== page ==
Virtualizing SQL Server with VMware: Doing IT Right (VMware Press Technology) 1st Edition, Kindle Edition
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Top Customer Reviews
Page 309 - the high availability chart shows pre-SQL-2012 clustering and SQL-2012+ clustering as having different recovery point objectives. (They don't - they just have different marketing names.) It says database mirroring, AlwaysOn Availability Groups, and failover clusters fail over in less than three seconds - that's just not realistic. It says you can do vMotion on a database mirror - that's not realistic either, because synchronous mirrors often fail over during long vMotions.
Those errors are all on just one page, in one chart, and it just keeps coming.
Page 111 says that if you put your log files on local SSDs, you should "have an additional copy on SAN." That's just not even physically possible with SQL Server - you can have two log files, but if either of them fails, your database is down. This concept is possible in Oracle, and the authors' Oracle background keeps showing up throughout the book. They recommend things that work in Oracle, but not in SQL Server.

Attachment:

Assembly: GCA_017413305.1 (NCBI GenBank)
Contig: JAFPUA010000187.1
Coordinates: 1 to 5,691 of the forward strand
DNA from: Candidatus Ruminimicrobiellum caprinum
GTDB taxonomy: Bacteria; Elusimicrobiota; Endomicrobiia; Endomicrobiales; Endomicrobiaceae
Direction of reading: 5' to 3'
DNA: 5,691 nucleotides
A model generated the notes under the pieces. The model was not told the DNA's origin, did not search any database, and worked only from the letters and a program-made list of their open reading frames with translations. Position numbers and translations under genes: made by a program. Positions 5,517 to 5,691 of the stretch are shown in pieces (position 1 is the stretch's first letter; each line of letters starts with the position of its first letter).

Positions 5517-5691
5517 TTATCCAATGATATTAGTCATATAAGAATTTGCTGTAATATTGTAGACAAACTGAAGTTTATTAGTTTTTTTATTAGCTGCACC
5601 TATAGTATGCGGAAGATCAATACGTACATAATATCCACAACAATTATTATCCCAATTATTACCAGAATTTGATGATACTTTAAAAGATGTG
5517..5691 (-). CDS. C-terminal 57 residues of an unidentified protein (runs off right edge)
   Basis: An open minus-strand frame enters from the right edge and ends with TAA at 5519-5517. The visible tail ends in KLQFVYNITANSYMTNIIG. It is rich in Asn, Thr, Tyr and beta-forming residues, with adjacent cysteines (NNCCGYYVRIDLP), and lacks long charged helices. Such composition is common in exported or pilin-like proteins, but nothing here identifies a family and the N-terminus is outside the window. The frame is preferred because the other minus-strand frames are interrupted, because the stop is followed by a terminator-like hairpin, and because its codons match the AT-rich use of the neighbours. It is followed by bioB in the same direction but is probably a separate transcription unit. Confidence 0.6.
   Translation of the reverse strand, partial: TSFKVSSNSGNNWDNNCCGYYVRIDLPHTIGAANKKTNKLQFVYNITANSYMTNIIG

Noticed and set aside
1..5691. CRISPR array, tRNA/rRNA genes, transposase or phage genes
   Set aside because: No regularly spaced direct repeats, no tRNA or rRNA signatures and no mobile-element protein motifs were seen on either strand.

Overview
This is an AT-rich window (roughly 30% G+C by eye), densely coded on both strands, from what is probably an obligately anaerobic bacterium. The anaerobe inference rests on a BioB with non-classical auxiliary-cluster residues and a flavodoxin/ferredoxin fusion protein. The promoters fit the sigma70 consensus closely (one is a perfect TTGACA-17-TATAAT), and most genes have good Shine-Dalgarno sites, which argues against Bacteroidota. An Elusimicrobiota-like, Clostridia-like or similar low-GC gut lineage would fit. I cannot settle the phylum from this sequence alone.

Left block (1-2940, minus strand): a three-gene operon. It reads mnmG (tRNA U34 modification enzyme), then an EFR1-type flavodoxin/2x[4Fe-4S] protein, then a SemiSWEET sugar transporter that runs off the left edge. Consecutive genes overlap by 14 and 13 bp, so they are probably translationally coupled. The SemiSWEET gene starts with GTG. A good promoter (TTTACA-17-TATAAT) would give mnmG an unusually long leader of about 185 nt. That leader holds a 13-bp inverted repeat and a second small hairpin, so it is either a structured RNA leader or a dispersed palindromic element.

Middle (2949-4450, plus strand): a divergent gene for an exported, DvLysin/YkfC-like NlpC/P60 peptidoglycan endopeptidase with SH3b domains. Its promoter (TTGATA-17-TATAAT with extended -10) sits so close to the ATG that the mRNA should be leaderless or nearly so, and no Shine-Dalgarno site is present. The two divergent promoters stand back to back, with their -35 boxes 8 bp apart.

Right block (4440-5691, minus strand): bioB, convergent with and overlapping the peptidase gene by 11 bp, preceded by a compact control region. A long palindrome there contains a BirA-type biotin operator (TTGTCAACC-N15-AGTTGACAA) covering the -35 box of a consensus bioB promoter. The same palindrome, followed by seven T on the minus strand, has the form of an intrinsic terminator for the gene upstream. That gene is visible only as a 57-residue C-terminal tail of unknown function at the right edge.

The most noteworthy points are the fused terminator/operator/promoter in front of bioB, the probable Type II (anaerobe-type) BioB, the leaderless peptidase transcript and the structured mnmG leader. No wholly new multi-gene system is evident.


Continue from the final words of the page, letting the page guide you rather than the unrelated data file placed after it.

Page 111 also says that Microsoft recommends 1 data file per CPU core and .25 to 1 user database. That was true in 2005-2006, but Microsoft has since released multiple knowledge base articles like KB2154845 that have better guidance.
I could go on and on (and in my book review on BrentOzar dot com, I do) but the bottom line is that you should wait for the next revision of this book. The first edition has too many technical problems.
I would have reviewed higher if the book had specified that it is for small, commodity DBs, but as it touts its recommendations for "enterprise" instances, I cannot recommend it. Sorry.
One of the key items I like about a good technical book is the ability to use it not just for learning, but also as a quick reference. This book serves both purposes well.
Overall, this is one of those must-have books in the technical library.